With the release of the Garnaut Climate Change Review’s draft report on Friday, it’s worth quickly revisiting the reason for all of this — the changing state of the climate system — and take a look at a few significant developments since the hand-down of the latest IPCC reports.

A topic that raised a few eyebrows in the scientific community late last year was the 2007 decline in Arctic sea ice extent — here are the long-term satellite derived record of the annual minimum in sea ice extent (i.e. ocean area with at least 15% ice cover), and minimum geographical sea ice extent for 2007 and the previous record of 2005:

 

Last year’s minimum quite clearly obliterated all previous records. Much as it would be a mistake – given the obvious year-to-year natural variability in the record — to conclude too much from the spread between just two data points, the 2007 minimum lies an awfully long and lonely way off the linear downtrend apparent throughout the prior record.

And while the relative contributions of natural and human-induced climatic factors to the 2007 minimum remain an open question, what’s worrying is that – since the eventual loss of the Arctic sea ice will not be a linear process — its late stages might not look altogether dissimilar to the above. Senior scientist Mark Serreze at the National Snow and Ice Data Centre (NSIDC — here):

The sea ice cover is in a downward spiral and may have passed the point of no return. As the years go by, we are losing more and more ice in summer, and growing back less and less ice in winter. We may well see an ice-free Arctic Ocean in summer within our lifetimes.

All of which makes the approaching 2008 minimum a topic of keen interest (not to mention speculation – go here if you want a flutter). A low summer minimum tends to be preceded by poor winter ice growth, thin spring ice and significant polynya formation, all of which is consistent with this year’s observations so far. Here’s this year’s ice extent (relative to last year and the long term average):

 

Of course since it’s already in the ocean, the melting of sea ice doesn’t itself drive changes in sea level, but by reflecting solar radiation (up to 90%), the ice plays an important role in keeping polar temperatures low.

This is part of the explanation for the greater sensitivity of the polar regions to increasing greenhouse gas concentrations. Perhaps most worrying, the loss of the sea ice and consequent warming threatens to accelerate the so-called ‘slow feedbacks’ – the melting of large, land based ice expanses (eg. Greenland) and changes in the global carbon cycle (Arctic soils alone store somewhere between 500 and 1000 billion tonnes of carbon, much of which could be mobilised – and ultimately oxidized to CO2 – by permafrost melting and soil warming).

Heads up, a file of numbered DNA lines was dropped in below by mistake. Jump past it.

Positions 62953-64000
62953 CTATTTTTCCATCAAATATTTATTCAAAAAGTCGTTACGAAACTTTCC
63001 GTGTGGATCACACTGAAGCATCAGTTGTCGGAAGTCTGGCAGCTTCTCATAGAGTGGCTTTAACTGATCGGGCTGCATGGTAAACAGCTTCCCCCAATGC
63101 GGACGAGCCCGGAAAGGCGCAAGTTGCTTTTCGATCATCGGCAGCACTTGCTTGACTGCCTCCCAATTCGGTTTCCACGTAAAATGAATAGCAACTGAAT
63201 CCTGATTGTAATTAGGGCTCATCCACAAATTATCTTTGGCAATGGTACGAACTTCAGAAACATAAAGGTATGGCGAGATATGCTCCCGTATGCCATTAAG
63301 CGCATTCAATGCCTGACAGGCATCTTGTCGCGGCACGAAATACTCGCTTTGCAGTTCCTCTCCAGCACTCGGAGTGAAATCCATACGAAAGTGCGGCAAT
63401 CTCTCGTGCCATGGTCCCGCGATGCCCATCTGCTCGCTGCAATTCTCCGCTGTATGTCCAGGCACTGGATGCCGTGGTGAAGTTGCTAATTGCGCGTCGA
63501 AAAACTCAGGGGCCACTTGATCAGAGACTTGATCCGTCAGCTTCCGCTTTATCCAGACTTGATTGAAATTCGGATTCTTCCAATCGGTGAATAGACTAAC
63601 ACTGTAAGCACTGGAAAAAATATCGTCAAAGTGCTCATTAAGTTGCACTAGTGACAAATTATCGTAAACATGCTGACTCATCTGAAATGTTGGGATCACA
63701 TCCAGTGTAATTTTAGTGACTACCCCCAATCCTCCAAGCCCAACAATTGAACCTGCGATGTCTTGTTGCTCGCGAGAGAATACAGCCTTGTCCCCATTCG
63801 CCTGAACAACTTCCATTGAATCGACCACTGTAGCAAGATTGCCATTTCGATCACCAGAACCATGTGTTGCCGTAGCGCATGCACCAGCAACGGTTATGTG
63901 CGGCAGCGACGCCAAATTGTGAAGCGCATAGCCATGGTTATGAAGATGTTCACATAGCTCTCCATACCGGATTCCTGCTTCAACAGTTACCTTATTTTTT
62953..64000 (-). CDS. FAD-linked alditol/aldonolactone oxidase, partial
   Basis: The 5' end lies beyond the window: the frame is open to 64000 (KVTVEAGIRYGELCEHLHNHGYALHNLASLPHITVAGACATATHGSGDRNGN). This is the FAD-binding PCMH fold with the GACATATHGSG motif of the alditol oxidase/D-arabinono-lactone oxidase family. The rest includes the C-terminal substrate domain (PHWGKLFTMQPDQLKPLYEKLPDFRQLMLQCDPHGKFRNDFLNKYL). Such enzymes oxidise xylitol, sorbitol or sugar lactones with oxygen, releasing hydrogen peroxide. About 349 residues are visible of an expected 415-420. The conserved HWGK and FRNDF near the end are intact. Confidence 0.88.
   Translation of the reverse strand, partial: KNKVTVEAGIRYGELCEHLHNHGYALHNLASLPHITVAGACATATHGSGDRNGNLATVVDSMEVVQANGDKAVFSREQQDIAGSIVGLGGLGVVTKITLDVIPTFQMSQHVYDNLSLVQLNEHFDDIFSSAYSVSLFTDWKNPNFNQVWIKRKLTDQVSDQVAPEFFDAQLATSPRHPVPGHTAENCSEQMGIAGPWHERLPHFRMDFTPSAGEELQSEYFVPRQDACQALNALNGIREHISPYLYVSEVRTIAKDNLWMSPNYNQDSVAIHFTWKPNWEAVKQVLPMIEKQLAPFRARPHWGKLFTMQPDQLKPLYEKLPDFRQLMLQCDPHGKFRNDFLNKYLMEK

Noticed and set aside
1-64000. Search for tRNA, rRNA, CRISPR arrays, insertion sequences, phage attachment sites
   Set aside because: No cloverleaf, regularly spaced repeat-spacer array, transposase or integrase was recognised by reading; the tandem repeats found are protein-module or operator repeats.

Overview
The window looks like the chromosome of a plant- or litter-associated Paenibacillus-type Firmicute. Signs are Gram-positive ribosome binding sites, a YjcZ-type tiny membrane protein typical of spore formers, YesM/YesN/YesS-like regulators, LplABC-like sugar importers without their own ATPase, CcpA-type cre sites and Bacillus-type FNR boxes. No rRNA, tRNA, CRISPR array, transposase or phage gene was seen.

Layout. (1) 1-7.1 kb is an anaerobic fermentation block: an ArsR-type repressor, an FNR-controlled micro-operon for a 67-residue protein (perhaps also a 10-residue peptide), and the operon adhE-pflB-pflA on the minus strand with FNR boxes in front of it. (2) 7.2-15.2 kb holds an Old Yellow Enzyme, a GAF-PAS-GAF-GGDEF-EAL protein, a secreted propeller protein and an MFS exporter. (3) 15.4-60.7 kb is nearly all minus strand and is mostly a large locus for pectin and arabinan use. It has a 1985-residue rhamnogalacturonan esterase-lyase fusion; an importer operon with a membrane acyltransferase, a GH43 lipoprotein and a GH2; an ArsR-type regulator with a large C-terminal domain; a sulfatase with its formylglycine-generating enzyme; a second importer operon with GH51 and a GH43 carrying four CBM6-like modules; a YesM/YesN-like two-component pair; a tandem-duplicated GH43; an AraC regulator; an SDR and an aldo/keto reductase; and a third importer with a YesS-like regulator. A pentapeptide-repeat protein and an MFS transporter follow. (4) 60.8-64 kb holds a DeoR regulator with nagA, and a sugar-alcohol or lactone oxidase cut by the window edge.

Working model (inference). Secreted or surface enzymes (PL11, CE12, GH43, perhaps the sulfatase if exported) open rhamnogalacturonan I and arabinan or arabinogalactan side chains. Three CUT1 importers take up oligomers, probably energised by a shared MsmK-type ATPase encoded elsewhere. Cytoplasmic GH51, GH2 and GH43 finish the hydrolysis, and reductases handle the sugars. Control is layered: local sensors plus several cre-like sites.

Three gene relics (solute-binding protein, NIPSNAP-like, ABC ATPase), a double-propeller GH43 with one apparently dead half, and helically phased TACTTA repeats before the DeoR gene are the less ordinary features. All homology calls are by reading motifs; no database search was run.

In both cases, the effects of these slow feedbacks are global, but because they remain relatively poorly understood (and — as the name suggests — are thought to respond extremely slowly), they’re excluded from the IPCC projections (which should – for this and other reasons — be considered conservative).

But some idea of their importance can be taken from evidence of the interaction between changing ice sheet expanse and greenhouse gas concentrations throughout past glacial cycles. In a recent paper, Hansen and colleagues estimated that these feedbacks may respond much more quickly than previously estimated, and that the equilibrium change in temperature expected for a given increase in GHG levels may be underestimated by half when these slow feedbacks are excluded. They conclude:

If humanity wishes to preserve a planet similar to that on which civilization developed and to which life… is adapted… CO2 will need to be reduced from its current 385ppm to at most 350ppm.

And indeed, there is much recent evidence pointing to a climate system responding more strongly in most cases than might be expected on the basis of IPCC projections:

  • Greenland is experiencing large accelerations of outflow glaciers (possibly associated with the loss of buttressing ice at the coastal margins and meltwater penetrating to and lubricating the bases of glaciers) and satellite measurements of gravitational anomalies over the ice sheet point to corresponding and significant overall mass loss;
  • Sea level is rising at an estimated rate of 3.3mm/yr, as opposed to the IPCC projected best estimate of around 2mm/yr;
  • The CO2 sink capacity of the earth system (land and ocean sinks) appears to be in decline, with the result that a larger proportion of the CO2 that enters the atmosphere via anthropogenic sources remains there;
  • The per-decade rate of change in temperature is accelerating – the rate over the instrumental temperature record is less than 0.05oC/decade, but in the last 25 years it has been close to 0.2oC/decade.

If that wasn’t bad enough, the growth of atmospheric CO2 is also being fuelled not only by a growing world economy, but by increasing carbon intensity (carbon output per unit GDP) in both developed and developing economies (which has been the case since the turn of the century, prior to which it was in decline). So much for decarbonisation of supply. As a result, CO2 concentrations since 2000 have increased at a rate greater than the most emissions-intensive of the scenarios that inform the IPCC modelling effort.

It’s grim, and admittedly, it would be much easier to just stick our fingers in our ears and refuse to hear that it’s happening. It will be interesting to see whether that’s the response of the federal government to the Garnaut Review, because its current target of a 60% reduction in emissions by 2050 (2000 baseline) is, in light of the above, a dangerous anachronism.

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Peter Fray
Peter Fray
Editor-in-chief of Crikey
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